While British citizens can travel to many countries without a visa, there are limitations on the length of stay and activities permitted during their visit. For instance, in the Schengen Area, British citizens can stay for up to 90 days within any 180-day period for tourism, business, or family visits. Similarly, in countries like Australia and New Zealand, British citizens can stay for up to three months without a visa for tourism purposes. It is essential to understand the specific rules and restrictions for each destination before planning an extended stay or considering living abroad.

Popular destinations for visa-free living:

Some popular destinations for British citizens seeking to live abroad without a visa include Spain, France, Portugal, and Italy within Europe, as well as further afield destinations like Australia, New Zealand, and Canada. These countries attract British expats for various reasons, such as their climate, culture, quality of life, and job opportunities. However, it is crucial to understand that visa-free entry is typically limited to short-term stays, and those looking to reside long-term in these countries may need to apply for a residence permit or appropriate visa.

It’s important for British citizens to research and understand the specific visa requirements and restrictions for their chosen destination, as well as the steps necessary to obtain the appropriate documentation for a long-term stay.

7. Challenges Faced by British Citizens Living Abroad and Migrants in the UK

Both British citizens living abroad and migrants in the UK can face a variety of challenges as they adapt to their new environment. This section will discuss some common difficulties that individuals may encounter when moving to a new country.

Cultural adaptation and language barriers:

Adapting to a new culture can be challenging, particularly if there is a significant difference between the home country and the destination. Understanding local customs, etiquette, and traditions can take time and effort. Language barriers can also be a significant hurdle for both British citizens abroad and migrants in the UK, as communicating effectively and navigating daily life can be more difficult without a good grasp of the local language.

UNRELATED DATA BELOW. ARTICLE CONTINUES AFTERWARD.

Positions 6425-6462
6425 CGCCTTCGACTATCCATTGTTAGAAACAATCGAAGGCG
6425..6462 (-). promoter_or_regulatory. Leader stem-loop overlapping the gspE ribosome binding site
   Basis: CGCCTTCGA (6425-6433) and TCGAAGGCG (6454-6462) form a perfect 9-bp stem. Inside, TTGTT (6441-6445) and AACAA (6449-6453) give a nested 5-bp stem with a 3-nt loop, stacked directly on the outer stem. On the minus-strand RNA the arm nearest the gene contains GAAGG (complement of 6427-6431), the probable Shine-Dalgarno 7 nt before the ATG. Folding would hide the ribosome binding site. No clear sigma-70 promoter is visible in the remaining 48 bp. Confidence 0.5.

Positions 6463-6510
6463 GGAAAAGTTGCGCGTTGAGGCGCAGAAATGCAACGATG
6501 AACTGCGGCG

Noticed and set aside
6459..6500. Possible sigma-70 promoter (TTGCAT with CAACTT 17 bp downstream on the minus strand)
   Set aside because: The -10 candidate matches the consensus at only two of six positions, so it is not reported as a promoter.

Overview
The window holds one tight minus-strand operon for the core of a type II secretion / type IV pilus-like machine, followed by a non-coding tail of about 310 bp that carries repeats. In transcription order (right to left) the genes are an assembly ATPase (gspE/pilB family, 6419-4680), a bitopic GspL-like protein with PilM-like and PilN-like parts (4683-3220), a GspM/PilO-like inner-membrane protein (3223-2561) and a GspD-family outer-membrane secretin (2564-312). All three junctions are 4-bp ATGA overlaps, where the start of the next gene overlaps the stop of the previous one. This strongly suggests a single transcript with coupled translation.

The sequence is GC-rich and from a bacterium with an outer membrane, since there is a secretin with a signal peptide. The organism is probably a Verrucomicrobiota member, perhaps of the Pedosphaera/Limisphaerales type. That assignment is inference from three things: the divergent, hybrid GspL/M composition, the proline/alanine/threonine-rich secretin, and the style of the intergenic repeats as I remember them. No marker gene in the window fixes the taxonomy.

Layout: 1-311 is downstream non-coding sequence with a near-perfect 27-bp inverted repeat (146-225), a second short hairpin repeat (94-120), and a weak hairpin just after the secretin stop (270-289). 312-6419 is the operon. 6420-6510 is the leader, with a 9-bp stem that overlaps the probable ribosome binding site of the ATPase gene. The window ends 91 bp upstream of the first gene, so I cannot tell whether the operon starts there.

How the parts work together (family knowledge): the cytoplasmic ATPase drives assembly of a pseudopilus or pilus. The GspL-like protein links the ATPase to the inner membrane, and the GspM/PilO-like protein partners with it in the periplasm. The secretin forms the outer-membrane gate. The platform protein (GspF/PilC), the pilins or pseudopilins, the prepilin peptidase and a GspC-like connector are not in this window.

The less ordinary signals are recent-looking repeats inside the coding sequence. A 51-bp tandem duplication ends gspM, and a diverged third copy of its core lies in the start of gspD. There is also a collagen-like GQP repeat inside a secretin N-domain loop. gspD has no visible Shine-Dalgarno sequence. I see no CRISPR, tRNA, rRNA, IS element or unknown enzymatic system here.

Access to healthcare and social services:

Access to healthcare and social services can be a concern for those living in a foreign country. While some countries have reciprocal healthcare agreements with the UK, British citizens living abroad may need to arrange private health insurance or pay for medical care out of pocket. Similarly, migrants in the UK may face challenges accessing the National Health Service (NHS) and other social services due to eligibility requirements, language barriers, or a lack of familiarity with the system.

Employment and housing challenges:

Finding suitable employment can be challenging for both British citizens abroad and migrants in the UK. In some cases, qualifications and work experience from their home country may not be recognized, or there may be a lack of job opportunities in their chosen field. Housing can also be a challenge, particularly in countries or cities with high living costs, limited availability, or strict rental regulations.

Legal and administrative hurdles:

Navigating legal and administrative processes can be complex and time-consuming for both British citizens living abroad and migrants in the UK. Obtaining visas, work permits, residence permits, or dealing with immigration authorities may require extensive documentation and patience. Additionally, understanding local laws, tax regulations, and other administrative matters can be challenging without professional guidance or assistance.

It is essential for individuals considering living abroad or migrating to the UK to research and prepare for the challenges they may face, and to seek support from local organizations, expat communities, or professionals when needed.

8. Support Services for British Citizens Abroad and Migrants in the UK

There are various support services available to help British citizens living abroad and migrants in the UK navigate the challenges they may face. This section will discuss some of the key resources and organizations that can provide assistance and guidance.

British consulates and embassies:

British citizens living abroad can access support services through their local British consulate or embassy. These diplomatic missions can provide assistance with various issues, including lost or stolen passports, legal matters, emergencies, and other consular services. They can also offer general advice and information about living in the host country.